Okay Amanda Seales, but your race and gender analysis with no class analysis is inherently anti-Black
Sometimes, we just wish our faves would stop talking. Today was one of those days.
Early on Monday morning, Insecure actress and comedienne Amanda Seales (who I have long applauded for her seeming wokeness on race and gender and who we have also covered for her accomplishments) posted a thread of tweets that left many folks wondering exactly what her intentions were.
In the tweets, Seales commented on the spending habits of people who buy “Jordans and Nike Suits” but are “sleeping on an air mattress” among other things. And, on one side of her economic analysis, she put those people in the “losing” column.
Seales tried to clean it up with the last three tweets but the damage was already done. And her raggedy political ideas about people who buy “Jordans and Nike Suits” was already exposed.
Why a class analysis of racial capitalism is imperative
It goes without saying that Seales’ critique of people’s spending habits is an implicitly racial, thinly-veiled attack on the spending habits of poor probably Black people. This is in line with a larger conversation on poor people and placing limits on the types of leisures they enjoy. But, contrary to what her Twitter fingers suggest, there is no evidence that poor people (or even middle-class folks) are wasting their money on leisure items. In fact, rich people outpace everyone else in proportional spending rates on groceries, housing, transportation, and pensions. And, because they have more to spend, they just do.
So, it doesn’t really line up that putting away Jordan and Nike Suit money and investing it in something else is the actual problem facing poor people.
But, I really don’t think Seales was worried about facts. Her repeated focus on “Jordans and Nike Suits” seemed, to me, to point to well-to-do Black folks’ critiques of the deeper psychological commitments they believe poorer Black people have to non-necessary material goods (like shoes, for example). Clearly, Seales sees these material goods as inherently less valuable or important than owning a passport, traveling, knowing one’s credit score, or having a credit card. The notion in and of itself is classist.
What is perplexing about Seales’ perspective, though, is the total lack of acknowledgment of the structural barriers that many must overcome to obtain a state-based ID like a passport. Not only do they cost $200, they also require leisure time from work to go and apply for the passport, access (in some cases) to the Internet and printing, birth certificates, and other documentation. Thus, the investment in actually going to get a passport isn’t that small for many working class and lower-income people. Then, there’s buying plane tickets to travel abroad, getting time off from work, and actually having paid-time off to take an international trip. Now, that $200 passport is more like an unaffordable $5,000 vacation. You can buy a whole lot of groceries with that.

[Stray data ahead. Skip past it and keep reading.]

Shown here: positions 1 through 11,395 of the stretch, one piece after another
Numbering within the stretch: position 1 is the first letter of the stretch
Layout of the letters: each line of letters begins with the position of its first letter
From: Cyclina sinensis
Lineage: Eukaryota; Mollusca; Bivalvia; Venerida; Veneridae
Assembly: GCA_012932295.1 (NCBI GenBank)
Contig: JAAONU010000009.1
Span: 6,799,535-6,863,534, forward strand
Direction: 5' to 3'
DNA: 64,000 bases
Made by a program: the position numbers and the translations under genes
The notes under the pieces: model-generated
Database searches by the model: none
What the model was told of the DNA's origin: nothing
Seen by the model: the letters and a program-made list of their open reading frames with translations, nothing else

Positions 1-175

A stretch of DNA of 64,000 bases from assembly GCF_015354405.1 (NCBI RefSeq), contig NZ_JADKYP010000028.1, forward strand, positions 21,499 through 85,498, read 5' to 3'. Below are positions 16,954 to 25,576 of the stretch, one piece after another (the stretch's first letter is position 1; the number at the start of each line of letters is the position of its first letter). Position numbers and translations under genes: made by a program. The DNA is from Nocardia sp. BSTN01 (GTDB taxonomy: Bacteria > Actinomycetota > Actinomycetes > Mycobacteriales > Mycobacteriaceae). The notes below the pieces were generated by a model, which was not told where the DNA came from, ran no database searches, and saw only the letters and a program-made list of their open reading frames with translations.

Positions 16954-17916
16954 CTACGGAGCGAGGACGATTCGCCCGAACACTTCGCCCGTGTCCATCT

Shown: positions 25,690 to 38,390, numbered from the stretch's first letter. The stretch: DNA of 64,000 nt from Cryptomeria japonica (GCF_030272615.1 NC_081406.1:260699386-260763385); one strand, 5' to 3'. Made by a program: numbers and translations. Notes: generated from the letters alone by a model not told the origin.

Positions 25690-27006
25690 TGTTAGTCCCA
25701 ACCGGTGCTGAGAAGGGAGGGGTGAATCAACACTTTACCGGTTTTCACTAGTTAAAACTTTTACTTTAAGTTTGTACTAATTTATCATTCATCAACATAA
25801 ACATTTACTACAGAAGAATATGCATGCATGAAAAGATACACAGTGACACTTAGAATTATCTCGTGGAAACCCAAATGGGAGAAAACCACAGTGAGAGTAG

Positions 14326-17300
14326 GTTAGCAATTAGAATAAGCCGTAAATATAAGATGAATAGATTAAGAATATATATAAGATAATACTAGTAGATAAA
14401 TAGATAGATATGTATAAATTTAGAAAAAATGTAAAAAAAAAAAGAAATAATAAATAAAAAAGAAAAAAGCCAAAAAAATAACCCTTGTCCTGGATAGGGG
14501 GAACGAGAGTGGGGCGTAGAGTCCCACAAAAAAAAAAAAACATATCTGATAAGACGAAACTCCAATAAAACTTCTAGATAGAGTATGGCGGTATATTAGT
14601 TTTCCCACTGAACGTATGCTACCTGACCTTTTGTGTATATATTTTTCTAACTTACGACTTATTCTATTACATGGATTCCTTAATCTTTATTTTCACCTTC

Even more vital than the financial costs of vacations and documentation is the fact that Seales is essentially encouraging Black people (or, should I say: people in “Jordans and Nike Suits”) to buy into a capitalistic system that is inherently anti-Black. Radical thinkers for generations have been clear that racial and gender critiques must also and always include class critiques because our capitalistic system was formed around the idea of racial caste. This is simply not up for debate.
Calling Amanda in, not out
I’m not a person who cancels Black people. I think Seales has some good in her and might have actually had good intentions. Hopefully. But, after attempting to reason with her on these matters, Seales blocked me on Twitter. So, I can’t convey this to her.
Maybe, she has people around her who will push her to be better and more responsible with her platform. Hopefully, rather than buy into the processes that marginalize and exclude Black consumers, Seales will use her access to travel and financial clarity to build-up rather than tear down folks wearing “Jordans and Nike Suits.”
To be honest, I’ve never worn a Nike Suit. But I have been known to rock Jordans with an Ecko Unlimited tracksuit. And, I am simultaneously unapologetic about those leisure items and the gratification they gave me at a time when couches, air mattresses, Black fellowship, and a complete non-knowledge of my credit score helped me survive.
My hope is that we see fewer and fewer nouveau riche Black celebrities so quickly forgetting what it meant to buy a pair of J’s, open the box, smell the leather, and feel like we had control over something in the world. Like something was perfect. And it was ours.
Passports or not, many of us will never leave the hoods from whence we came (due to choice or circumstance). And, that’s okay.
I hope someone tells Amanda that for me, too.
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